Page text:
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GE Engine in China Didn’t Fail From Same Cause as U.S. Case

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Sept. 27 (Bloomberg) -- A General Electric Co. jet engine that failed Sept. 11 in China didn’t have the cracked shaft that caused a similar engine to spew hot metal during a July 28 test in South Carolina, U.S. investigators said today.

The U.S. National Transportation Safety Board, which is assisting the Civil Aviation Administration of China’s investigation, said in an e-mailed release that the GEnx engine on a Boeing Co. 747-8 failed in Shanghai for different, as yet undetermined reasons.

Preliminary evidence from the Chinese investigation suggests the engine suffered relatively minor damage, according to two persons familiar with the probe. The type of damage doesn’t point to a systemic issue, one of the people said. They said they weren’t authorized to speak publicly about the investigation, which is continuing.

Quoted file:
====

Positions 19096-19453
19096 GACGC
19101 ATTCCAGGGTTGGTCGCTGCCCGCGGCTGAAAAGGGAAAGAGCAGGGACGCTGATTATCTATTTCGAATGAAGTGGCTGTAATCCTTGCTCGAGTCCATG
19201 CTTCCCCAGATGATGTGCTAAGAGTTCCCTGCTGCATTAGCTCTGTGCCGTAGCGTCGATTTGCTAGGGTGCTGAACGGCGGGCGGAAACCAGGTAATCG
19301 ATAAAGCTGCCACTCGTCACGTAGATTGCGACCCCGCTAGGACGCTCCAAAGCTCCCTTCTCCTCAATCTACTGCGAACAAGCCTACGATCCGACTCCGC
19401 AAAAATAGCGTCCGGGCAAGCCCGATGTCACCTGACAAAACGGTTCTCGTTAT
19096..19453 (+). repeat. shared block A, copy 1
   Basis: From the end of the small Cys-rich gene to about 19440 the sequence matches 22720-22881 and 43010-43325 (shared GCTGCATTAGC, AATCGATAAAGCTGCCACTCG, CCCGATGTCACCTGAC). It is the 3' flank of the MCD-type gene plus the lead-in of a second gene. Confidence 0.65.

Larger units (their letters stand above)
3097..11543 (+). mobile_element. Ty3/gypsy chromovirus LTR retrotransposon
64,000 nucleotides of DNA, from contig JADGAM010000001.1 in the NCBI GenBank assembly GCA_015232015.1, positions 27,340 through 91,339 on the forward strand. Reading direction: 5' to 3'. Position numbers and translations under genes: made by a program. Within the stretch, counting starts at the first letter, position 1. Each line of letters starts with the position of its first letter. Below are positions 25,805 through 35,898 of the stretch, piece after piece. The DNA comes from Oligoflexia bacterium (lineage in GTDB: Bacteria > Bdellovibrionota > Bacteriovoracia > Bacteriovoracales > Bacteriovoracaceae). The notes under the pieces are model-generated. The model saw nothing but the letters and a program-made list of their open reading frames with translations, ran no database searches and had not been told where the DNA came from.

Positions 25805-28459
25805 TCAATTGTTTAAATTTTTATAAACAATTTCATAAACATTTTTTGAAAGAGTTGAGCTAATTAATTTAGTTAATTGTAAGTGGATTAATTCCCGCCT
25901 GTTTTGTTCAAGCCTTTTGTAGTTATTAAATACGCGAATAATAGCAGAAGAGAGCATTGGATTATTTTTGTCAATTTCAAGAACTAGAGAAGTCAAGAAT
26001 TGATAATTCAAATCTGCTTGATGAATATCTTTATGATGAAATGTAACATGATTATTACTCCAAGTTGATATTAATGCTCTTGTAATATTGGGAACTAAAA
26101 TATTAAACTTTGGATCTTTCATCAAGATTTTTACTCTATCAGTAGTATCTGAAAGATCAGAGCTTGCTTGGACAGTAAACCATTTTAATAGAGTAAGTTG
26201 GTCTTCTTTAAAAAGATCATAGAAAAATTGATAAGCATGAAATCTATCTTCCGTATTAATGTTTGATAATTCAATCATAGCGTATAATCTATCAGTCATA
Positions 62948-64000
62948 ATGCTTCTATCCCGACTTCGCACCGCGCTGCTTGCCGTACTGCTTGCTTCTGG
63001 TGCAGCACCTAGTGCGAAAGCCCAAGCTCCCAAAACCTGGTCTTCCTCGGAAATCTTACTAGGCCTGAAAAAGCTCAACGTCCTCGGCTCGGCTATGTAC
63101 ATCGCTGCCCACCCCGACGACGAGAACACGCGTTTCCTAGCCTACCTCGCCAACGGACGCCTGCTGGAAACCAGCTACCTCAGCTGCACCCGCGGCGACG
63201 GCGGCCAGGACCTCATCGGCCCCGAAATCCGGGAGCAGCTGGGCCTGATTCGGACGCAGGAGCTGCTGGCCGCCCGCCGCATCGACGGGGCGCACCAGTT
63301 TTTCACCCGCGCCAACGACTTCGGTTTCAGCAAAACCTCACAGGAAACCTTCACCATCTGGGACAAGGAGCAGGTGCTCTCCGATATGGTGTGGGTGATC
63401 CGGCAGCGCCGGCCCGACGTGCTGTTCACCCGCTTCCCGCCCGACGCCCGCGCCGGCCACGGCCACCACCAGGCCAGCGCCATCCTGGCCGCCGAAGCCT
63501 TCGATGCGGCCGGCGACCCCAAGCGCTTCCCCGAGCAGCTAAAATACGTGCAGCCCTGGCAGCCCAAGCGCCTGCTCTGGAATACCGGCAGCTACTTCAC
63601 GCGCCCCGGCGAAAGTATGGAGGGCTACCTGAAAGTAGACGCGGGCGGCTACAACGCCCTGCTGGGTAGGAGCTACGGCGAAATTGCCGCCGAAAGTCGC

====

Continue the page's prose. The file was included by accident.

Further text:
The NTSB previously said initial evidence in the Shanghai incident suggested a cracked mid-shaft, which is what caused a GEnx engine on a Boeing 787 to break apart in Charleston, South Carolina.

After the July 28 incident, inspectors discovered a second cracked shaft on a GEnx engine that hadn’t yet flown. The U.S. Federal Aviation Administration, which regulates the aviation industry, followed with an order for inspections.

Atlas Air Worldwide Holdings Inc., the Purchase, New York-based cargo carrier, is the only U.S. airline flying Boeing jets that fell under the FAA rule. Both of Atlas’s 747-8 cargo jets have been inspected and the engines didn’t have cracks, the company said in a release.

All in-service GEnx engines have now been inspected, according to the NTSB release.

The GEnx family of engines uses new technology and lighter materials to gain efficiency, according to GE’s website.

To contact the reporter on this story: Alan Levin in Washington at

To contact the editor responsible for this story: Bernard Kohn at

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